We were supposed to visit a temple but chickened out to enter as it feels like we will be intruding a ceremony or something so we’ve decided to move on to see the first ghat, Manikarnika Ghat or also known as the burning ghat.
The ghat is most known for being a place of Hindu cremation. It is the primary cremation ghat in Varanasi. According to the Hindu mythology, the ghat is especially sacred and that persons cremated there receive moksha. It means emancipation, liberation or release. In eschatological sense, it connotes freedom from samsara, the cycle of death and rebirth.
We were told that taking pictures of bodies being cremated isn’t allowed. You have to ask permission and give donation to the family to take pictures of the cremation.
When visiting this place, there’ll be “volunteers” or guides that will welcome you and offer a “free” talk about the ghat and all but later on will ask for a donation. I have to admit, in all fairness, they are knowledgeable and are very accommodating on whatever questions that we had relating to the ceremony and the holy river.
Dashashwamedh Ghat is the main ghat in Varanasi on the Ganges River which is located close to Vishwanath Temple. This ghat said to be probably the most eye-catching ghat in the area.
It was nearing night time when we reached the main ghat. We were welcomed with another chaotic scene. People were still around, still crowded as it is. People were mostly on the river taking a bath, washing the clothes and having a boat ride. We’ve decided to stay inland.
It might have been the tiredness that I was feeling that day thus not to appreciate the scene that welcomed us but then, it brought me back to my purpose of visiting India – to unbelievably see and embrace its culture and tradition amidst of its chaos.
We went at the right side of the main ghat and walked through the steps. We watched and observed the people in the area, which is most likely the best activity to do – to see what goes on in the area, how do people living on this country contain this amazingly remarkable tradition and how the river influences their life.
It may feel eerie for others to see people dip in the water of Ganges river – imagining how polluted it is with dirt coming from everywhere but I have nothing but respect on how people in India maintain and regard the tradition and its holiness. A tradition envisioned to pass from generation to generations.
There are still other ghats in Varanasi that can be visited but we didn’t have much time anymore so we’ve just spent the rest our time in the main ghat and waited for the night Puja ceremony to start.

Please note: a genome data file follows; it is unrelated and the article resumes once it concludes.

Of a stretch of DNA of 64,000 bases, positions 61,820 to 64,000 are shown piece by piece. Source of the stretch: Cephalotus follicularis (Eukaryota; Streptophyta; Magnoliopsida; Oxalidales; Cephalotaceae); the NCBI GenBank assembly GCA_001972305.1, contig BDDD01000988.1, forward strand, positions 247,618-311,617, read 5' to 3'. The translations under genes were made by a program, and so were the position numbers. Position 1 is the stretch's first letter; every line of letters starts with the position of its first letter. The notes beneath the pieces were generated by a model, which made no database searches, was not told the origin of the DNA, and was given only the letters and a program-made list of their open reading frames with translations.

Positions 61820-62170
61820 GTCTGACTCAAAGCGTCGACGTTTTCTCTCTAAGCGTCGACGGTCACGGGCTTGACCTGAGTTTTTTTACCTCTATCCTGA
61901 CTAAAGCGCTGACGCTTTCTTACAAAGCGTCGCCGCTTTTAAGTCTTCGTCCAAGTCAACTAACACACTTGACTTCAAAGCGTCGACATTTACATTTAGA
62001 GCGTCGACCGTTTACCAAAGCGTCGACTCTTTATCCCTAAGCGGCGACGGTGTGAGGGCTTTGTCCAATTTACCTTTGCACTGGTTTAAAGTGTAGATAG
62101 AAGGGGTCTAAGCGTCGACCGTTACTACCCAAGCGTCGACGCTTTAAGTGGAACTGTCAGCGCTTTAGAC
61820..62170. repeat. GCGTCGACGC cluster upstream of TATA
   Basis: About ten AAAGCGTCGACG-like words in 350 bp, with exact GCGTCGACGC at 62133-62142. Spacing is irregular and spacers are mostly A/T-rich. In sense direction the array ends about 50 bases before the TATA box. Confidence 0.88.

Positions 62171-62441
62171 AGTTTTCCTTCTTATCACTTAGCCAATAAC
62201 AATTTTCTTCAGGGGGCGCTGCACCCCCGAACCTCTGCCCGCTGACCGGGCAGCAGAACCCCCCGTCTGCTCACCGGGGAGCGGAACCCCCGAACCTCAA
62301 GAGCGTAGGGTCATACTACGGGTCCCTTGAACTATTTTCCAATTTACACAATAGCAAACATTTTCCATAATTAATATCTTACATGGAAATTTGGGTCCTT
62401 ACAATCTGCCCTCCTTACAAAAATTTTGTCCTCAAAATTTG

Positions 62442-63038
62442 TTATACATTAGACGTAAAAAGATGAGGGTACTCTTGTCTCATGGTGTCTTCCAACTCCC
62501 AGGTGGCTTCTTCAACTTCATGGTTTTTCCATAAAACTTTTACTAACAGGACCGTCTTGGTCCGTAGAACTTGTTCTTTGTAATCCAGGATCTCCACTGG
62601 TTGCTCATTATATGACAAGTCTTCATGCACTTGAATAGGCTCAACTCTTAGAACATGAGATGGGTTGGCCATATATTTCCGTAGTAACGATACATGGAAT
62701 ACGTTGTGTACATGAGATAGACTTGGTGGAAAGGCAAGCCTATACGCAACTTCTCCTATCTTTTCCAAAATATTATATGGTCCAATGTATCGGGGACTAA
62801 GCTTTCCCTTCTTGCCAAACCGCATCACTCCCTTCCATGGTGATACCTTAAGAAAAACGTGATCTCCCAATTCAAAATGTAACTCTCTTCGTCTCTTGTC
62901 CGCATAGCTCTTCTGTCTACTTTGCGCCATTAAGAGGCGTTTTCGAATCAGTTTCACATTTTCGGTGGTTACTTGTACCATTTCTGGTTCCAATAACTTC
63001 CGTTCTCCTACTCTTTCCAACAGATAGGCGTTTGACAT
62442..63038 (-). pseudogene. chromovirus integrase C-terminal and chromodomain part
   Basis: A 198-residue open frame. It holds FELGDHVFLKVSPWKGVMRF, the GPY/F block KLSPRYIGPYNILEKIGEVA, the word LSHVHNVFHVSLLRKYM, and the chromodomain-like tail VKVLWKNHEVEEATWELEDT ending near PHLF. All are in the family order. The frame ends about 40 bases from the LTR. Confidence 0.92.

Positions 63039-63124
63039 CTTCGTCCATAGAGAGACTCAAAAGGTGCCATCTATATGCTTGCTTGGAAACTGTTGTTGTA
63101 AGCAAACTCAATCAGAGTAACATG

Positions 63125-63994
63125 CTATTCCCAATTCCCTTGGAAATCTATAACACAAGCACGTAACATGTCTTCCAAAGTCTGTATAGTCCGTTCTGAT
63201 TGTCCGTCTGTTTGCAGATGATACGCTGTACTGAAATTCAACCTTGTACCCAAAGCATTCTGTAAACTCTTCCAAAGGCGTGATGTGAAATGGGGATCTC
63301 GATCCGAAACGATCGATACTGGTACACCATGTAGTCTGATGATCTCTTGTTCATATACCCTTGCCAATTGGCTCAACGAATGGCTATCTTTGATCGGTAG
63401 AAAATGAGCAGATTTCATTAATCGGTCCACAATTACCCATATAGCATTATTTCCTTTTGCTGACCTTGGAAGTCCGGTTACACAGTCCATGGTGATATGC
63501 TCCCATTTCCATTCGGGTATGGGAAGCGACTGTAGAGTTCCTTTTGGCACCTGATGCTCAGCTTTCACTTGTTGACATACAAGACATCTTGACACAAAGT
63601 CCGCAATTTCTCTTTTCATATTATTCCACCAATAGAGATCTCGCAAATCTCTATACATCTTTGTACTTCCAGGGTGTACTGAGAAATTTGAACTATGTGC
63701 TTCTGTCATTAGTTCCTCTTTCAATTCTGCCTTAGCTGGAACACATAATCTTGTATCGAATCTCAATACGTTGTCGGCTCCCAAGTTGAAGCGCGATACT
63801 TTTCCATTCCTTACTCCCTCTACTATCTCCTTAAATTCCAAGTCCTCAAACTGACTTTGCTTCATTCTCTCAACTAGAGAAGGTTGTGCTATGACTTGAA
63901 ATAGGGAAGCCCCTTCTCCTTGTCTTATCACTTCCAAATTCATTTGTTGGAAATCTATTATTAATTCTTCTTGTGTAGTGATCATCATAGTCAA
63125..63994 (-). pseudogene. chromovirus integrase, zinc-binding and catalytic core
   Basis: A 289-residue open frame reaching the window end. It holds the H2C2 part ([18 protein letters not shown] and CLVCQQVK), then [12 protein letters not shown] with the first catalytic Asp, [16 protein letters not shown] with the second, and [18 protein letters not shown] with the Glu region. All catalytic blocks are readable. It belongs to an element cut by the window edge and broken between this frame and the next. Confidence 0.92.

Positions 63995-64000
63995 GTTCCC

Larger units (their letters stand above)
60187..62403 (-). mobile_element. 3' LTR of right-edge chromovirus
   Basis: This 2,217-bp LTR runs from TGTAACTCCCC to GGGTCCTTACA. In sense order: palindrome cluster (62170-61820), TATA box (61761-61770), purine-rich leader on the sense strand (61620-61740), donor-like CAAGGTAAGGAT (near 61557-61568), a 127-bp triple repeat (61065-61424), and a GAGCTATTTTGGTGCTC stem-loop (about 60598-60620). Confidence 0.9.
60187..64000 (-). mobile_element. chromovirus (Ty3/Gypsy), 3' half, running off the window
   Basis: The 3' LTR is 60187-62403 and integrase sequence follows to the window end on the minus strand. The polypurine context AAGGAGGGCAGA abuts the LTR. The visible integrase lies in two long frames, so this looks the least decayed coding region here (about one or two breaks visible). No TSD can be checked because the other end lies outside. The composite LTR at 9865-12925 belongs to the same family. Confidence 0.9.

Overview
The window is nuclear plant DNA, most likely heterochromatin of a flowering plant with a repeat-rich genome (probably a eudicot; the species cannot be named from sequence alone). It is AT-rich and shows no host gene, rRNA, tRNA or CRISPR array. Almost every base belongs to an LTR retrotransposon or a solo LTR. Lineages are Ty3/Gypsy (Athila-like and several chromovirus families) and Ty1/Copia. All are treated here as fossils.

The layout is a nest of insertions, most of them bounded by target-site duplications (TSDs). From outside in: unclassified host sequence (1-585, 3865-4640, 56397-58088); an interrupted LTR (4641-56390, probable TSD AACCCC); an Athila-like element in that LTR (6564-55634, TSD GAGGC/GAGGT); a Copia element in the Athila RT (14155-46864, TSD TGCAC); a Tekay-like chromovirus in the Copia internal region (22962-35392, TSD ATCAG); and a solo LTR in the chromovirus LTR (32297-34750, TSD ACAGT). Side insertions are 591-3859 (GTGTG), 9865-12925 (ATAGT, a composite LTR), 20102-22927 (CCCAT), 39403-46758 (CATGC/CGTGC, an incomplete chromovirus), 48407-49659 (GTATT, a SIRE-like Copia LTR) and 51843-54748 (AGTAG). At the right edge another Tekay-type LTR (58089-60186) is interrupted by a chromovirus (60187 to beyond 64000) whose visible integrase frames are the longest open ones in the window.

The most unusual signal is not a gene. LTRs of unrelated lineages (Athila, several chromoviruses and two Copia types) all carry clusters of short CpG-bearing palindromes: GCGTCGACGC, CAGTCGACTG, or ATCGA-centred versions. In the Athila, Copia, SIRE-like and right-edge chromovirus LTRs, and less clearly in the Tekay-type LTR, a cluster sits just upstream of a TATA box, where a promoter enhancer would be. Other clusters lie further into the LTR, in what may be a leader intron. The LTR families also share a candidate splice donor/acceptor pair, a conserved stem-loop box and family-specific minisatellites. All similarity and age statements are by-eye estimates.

Night Puja Ceremony in Varanasi
At around 6:00 PM, people gather around the main ghat to witness the night puja ceremony.
Puja or also known as Ganga Aarti Ceremony is a ritual call happening every night right on the banks of the Ganges River. The ceremony is being conducted by Brahmin, who are traditional Hindu societies of India, Nepal and The Far East. It was said that during the day, they study but every night they conduct the ceremony, presenting flowers, incense and food to an image representing the divine spirit.
The ceremony also contains performing several rituals with the combination of music, bells, and drum.
After finishing the ceremony, we went back to the disorderly main road of Varanasi and searched for a place to eat. After half an hour of not finding any appetising for us, we gave up and went to a nearby famous fast food and had our dinner there. It was already nearing 10:00 PM when we were able to go back to our guest house.
Our jaunt in Varanasi showed us the realisation of how confusing, unkept and complex the place is but it’s not the main awareness that we had gotten during our visit but it opened us up on how diverse and devoted the people of this country are.
Varanasi is a city in India not only known with beautiful temples and gorgeous river fronts but a place full of myth and tradition. If you’re a person that seeks for a true Indian culture experience, then this place is a must go destination for you. A place to experience unimaginable things in the middle of chaos.